Neurosurgery 71:331–340, 2012 DOI: 10.1227/NEU.0b013e31825b1c18
Diffusion tensor imaging (DTI) is now widely used in neurosurgery to preoperatively delineate the course of the pyramidal tract.
OBJECTIVE: To evaluate the accuracy of the method by comparison with subcortical electrical stimulation and to evaluate the influence of the distance of the pyramidal tract from the tumor on the resection extent and postoperative clinical deficits.
METHODS: A diffusion tensor imaging depiction of the pyramidal tract was used in preoperative planning and intraoperative navigation in 72 cases. In 36 cases, subcortical electrical stimulation was used during the resection. The preoperative tumor-to-tract distance was compared with the stimulation result, the extent of resection, and the short-term postoperative course.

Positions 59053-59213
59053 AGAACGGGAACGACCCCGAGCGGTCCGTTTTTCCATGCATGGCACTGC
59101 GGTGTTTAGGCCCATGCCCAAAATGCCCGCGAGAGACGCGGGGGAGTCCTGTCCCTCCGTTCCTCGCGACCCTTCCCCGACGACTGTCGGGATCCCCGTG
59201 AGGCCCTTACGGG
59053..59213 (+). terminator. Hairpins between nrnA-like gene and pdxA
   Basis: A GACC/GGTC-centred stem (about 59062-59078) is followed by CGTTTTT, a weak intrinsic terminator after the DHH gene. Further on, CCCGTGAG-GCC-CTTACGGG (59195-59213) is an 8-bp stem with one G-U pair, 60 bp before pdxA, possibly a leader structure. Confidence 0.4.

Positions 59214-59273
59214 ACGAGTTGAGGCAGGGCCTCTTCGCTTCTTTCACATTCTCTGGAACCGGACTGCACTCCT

RESULTS: A significant nonlinear relationship between the tract-to-tumor distance and the probability of a motor response to subcortical stimulation was observed. The largest preoperatively measured tumor-to-tract distance with a positive stimulation result was 8 mm. Moreover, we observed a trend toward transient postoperative motor deterioration in patients with tumors close to the pyramidal tract. Resection extent was not significantly affected by the tumor-to-tract distance.
CONCLUSION: Despite methodological obstacles, reasonable accuracy of the diffusion tensor imaging reconstructions of the pyramidal tracts was confirmed by our study. The occurrence of transient postoperative motor deterioration is higher in patients with tumors located close to the pyramidal tract.